Minneapolis Wants You to Think Like Leonardo #DaVinciWisdom

The Codex Leceister [detail], 1510. Leonardo Da Vinci, Italian Codex manuscript. Courtesy Bill Gates / ©bgC3
The Codex Leceister [detail], 1510. Leonardo Da Vinci, Italian Codex manuscript currently on display at the Minneapolis Institute of Art. Courtesy Bill Gates / ©bgC3
Ever catch yourself doodling instead of paying attention during a conference meeting? Scribbling down a note about some unrealistic daydream instead of going to the grocery store? Sketching your boss’ nose instead of listening to her?

Congratulations! You might be a creative genius along the lines of Leonardo da Vinci!

This summer, the Minneapolis Institute of Arts is hosting a rare exhibition of one of Leonardo’s famed notebooks, the Codex Leicester. The exhibit — pairing Leonardo’s notebook with interactive screens and drawings by contemporary artists and thinkers — shows us how “thinking on paper” can lead to innovation…

It is also designed to remind YOU, dear viewer/reader, that you have the potential to doodle, draw, and dream your way to world-changing creativity.

I love a lot of things about this exhibit. I love that it celebrates:

  • Messy thinking. Alex Bortolot, the show’s curator, told the Minneapolis Star Tribune that Leonardo’s notebook “is not a simple document that records his thought processes; it is a very messy document in which he develops his ideas.” It’s very similar to the way we all think, says Bortolot. Sometimes, in our modern world of computers and databases and online calendars and all those tracking apps (track your calories, your steps, your unfollowers on Twitter and Instagram!) we forget that not only is it okay to be messy — it’s a GOOD thing.
  • The importance of studying a wide range of subjects. Leonardo believed music fed science fed math fed painting… When one idea converged with another — but those two ideas had never combined before — BLAM! Something new emerged. That’s innovation. If all of those strange ideas aren’t stored in your brain together, how can they ever collide?
  • Leonardo’s insatiable drive and curiosity. It’s like his brain never turned off. The owner of Leonardo’s Codex Leicester is the modern-day computer genius Bill Gates (He bought the notebook in 1994 for $30.8 million). “It’s an inspiration that one person—off on their own, with no feedback, without being told what was right or wrong—that he kept pushing himself,” Gates told 60 Minutes, “that he found knowledge itself to be the most beautiful thing.”

I love all of these things. But do you know what I love the most?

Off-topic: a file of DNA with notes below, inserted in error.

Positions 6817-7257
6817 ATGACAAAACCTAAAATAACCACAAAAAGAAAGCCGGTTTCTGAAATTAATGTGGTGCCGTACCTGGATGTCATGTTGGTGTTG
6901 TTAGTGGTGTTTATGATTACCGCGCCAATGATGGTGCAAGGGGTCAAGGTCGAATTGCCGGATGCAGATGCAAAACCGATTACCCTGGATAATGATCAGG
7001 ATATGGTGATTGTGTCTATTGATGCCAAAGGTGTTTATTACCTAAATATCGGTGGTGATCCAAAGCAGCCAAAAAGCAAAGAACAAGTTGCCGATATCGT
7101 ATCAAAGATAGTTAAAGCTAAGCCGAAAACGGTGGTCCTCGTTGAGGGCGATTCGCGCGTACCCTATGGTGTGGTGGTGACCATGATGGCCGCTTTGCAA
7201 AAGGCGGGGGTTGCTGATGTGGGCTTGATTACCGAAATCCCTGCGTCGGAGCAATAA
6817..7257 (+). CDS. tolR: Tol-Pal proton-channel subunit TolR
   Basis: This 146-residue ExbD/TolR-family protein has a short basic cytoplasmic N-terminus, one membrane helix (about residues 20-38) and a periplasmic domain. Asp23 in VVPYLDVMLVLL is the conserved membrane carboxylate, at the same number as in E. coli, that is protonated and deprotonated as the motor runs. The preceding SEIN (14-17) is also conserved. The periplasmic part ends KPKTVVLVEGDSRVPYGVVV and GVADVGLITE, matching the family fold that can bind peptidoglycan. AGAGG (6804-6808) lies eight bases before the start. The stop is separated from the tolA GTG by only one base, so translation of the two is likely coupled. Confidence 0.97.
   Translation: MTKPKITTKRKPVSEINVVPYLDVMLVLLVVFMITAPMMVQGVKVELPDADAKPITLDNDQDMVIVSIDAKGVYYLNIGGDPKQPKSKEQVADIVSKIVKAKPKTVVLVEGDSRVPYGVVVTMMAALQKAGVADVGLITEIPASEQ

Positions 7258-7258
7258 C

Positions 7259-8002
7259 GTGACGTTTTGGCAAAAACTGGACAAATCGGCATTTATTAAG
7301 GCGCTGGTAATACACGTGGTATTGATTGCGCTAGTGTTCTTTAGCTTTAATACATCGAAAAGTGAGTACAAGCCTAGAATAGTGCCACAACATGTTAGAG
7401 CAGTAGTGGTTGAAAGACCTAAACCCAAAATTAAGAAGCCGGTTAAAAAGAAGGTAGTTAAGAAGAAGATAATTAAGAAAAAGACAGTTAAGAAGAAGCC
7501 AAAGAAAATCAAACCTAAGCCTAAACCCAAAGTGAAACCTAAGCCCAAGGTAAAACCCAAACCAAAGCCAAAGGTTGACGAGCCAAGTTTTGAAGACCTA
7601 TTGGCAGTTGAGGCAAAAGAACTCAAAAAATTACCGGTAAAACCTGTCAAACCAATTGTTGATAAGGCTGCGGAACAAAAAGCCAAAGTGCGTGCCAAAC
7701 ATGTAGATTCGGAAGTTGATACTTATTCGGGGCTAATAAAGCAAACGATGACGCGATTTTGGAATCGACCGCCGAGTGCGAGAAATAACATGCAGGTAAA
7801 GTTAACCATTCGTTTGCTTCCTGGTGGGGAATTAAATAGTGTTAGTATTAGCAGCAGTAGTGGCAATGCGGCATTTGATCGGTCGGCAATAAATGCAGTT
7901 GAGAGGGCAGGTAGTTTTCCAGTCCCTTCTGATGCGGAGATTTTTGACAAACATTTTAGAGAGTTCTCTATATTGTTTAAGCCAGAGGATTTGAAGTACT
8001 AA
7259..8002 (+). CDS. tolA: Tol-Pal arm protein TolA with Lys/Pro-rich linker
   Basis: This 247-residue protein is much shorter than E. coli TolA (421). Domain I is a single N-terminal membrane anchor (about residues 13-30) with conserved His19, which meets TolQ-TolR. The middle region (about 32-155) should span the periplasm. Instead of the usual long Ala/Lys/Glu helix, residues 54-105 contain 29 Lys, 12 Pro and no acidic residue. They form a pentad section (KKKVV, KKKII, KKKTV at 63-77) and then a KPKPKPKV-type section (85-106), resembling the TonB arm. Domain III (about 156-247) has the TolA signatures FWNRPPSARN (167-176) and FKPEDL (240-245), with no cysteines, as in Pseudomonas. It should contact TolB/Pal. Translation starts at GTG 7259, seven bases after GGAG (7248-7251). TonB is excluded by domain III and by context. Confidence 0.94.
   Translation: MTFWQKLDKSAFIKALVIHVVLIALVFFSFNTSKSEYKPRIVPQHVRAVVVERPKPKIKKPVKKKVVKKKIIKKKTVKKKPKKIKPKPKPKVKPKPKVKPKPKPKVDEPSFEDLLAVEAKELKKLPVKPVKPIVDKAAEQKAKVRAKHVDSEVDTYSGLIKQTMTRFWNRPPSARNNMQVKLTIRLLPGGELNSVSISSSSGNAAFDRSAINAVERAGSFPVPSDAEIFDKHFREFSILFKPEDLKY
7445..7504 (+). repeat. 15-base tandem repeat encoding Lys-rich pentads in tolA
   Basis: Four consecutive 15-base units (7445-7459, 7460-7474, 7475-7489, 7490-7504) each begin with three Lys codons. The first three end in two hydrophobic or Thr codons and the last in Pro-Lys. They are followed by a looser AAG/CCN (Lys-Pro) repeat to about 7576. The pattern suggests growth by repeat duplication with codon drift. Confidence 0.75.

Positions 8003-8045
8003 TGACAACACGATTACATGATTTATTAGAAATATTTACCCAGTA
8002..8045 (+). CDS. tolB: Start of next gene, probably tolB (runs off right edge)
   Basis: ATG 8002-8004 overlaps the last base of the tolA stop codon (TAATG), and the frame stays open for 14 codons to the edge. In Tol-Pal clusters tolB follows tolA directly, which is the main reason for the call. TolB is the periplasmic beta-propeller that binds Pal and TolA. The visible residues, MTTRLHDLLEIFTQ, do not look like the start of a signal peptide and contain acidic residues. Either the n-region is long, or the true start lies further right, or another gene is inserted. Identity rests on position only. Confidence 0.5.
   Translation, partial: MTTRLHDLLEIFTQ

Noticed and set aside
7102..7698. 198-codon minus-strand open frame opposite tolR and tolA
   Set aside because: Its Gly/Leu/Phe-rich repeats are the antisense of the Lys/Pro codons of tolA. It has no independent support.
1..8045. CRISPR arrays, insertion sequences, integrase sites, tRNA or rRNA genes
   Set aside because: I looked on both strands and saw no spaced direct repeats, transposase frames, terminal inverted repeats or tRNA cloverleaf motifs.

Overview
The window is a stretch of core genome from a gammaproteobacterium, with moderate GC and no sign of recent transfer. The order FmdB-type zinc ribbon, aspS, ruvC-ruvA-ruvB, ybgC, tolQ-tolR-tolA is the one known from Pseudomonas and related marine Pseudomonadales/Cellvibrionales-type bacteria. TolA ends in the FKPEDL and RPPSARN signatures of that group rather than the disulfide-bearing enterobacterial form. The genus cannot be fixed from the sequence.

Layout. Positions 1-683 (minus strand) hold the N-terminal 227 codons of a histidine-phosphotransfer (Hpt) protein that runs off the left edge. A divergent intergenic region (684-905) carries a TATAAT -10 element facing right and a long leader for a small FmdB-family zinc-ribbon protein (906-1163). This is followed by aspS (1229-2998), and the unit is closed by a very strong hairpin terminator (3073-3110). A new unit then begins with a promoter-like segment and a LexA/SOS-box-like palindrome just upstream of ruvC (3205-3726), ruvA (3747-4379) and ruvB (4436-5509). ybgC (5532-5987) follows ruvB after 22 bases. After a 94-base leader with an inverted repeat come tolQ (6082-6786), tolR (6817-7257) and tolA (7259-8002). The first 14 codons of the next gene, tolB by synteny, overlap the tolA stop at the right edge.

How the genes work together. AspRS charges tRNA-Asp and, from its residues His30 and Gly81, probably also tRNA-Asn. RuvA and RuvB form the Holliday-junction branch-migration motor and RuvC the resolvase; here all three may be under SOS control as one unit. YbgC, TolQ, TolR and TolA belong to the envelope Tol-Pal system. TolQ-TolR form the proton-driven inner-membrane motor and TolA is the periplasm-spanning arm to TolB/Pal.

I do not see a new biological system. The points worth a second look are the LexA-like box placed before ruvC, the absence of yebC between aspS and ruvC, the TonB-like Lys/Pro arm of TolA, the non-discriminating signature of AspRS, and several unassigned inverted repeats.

I LOVE that this exhibit celebrates WRITING ON PAPER!

Yes, I know there are interactive screens to help you navigate the exhibit, but ultimately, this exhibition is about drawing, doodling, writing, and scribbling on paper.

In an age of computers, sometimes we forget the power of pencil and paper. Writing activates the brain in a way that typing on a keyboard simply does not. I know that when I ditch my computer and pull out my notebook, my brain feels freer to move around. In front of a computer, I feel more task oriented, more determined to stick to my pre-ordained to-do list.

But put a sheet of paper and a pen in my hand, and I flit from one thing to another. I doodle and scribble and ramble. And then, when I return to that same page hours or days later — but it’s not filled up yet, so I keep on using it — I scribble some other disconnected thing there, and then another… and so it goes until I have this crazy notebook filled with crazy ideas.

Those ideas may not be as organized as my musings on my computer. But as I said earlier, when it comes to creativity, organization is overrated. Messiness is key, and those very messy, very disorganized notebooks always get my brain percolating in a new way.

It’s pen and paper that takes me on a journey down that mysterious, dark cave where, for me, novels are born. 

If you’re in Minneapolis, I hope you go see the exhibit, but if you’re not — in honor of it — at least put down the computer and pick up a pen (or pencil) and paper. Scribble, doodle and dream a little. It might not get logged into some database, but you might just tap into a part of your brain that will inspire you to write a song or invent something new or, maybe, change the world.

Leonardo did it. Why not you?

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What: Leonardo da Vinci, the Codex Leicester, and the Creative Mind

Where: Minneapolis Institute of Arts

When: June 21 – August 30 2015

For Tickets

 

 

 

 

 

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